It's almost as if there wasn't an election cycle taking place, much less a caucus.
It's muted, it's very muted, Jendrysik said.
Nevertheless, he's calling his state's caucus in favor of Mitt Romney. He said he suspects the former governor of Massachusetts will carry the state with at least a double-digit lead over his three other rivals, because voters in the state prefer a more muted candidate than, say, Rick Santorum.
Romney is expected to take roughly 30 percent of the vote, he said, with the rest of the voters split between Ron Paul and Santorum. Newt Gingrich did not campaign in the state.
Texas Rep. Ron Paul should come in second, but, Jendrysik added, every one of his election predictions has, so far, been off the mark.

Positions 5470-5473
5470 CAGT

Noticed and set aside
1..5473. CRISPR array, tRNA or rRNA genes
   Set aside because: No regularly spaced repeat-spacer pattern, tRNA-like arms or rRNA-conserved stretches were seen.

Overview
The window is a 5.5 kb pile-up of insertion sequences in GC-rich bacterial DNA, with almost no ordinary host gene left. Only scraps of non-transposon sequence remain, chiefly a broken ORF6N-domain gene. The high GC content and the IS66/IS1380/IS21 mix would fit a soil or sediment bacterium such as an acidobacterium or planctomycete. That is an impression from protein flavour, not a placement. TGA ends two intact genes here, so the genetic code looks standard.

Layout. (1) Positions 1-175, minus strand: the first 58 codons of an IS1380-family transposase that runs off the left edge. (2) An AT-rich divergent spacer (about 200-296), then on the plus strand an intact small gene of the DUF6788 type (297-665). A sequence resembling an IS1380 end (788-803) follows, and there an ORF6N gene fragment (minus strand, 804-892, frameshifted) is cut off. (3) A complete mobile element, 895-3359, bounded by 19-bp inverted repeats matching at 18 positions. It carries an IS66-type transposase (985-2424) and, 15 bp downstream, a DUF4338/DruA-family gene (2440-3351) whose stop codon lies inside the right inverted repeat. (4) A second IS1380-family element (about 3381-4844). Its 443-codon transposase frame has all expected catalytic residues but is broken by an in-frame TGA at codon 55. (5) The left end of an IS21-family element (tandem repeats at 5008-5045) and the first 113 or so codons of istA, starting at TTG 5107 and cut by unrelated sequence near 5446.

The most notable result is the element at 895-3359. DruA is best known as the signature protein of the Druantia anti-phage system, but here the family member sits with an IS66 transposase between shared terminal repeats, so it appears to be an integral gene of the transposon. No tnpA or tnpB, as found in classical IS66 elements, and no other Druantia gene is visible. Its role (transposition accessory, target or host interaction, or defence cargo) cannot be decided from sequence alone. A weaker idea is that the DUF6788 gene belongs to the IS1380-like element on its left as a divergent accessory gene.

Unlike the majority of the contests taking place throughout the country on Super Tuesday, North Dakota's caucus essentially is a beauty contest -- those who are the most visible have the best chances of winning the caucus.
Even if a candidate wins the caucus, however, that does not mean he or she will carry the state's 28 delegates.
The delegates are actually assigned when North Dakota has its own Republican convention on March 30.
The convention usually follows the caucus, but it does not have to, Jendrysik said.
Matt Becker, communications director for the North Dakota Republican Party, put it succinctly: It's really anyone's game.
The North Dakota caucus starts at 5:30 p.m. and will last until 8 p.m., CST. Results are expected to start rolling in roughly half-an-hour later.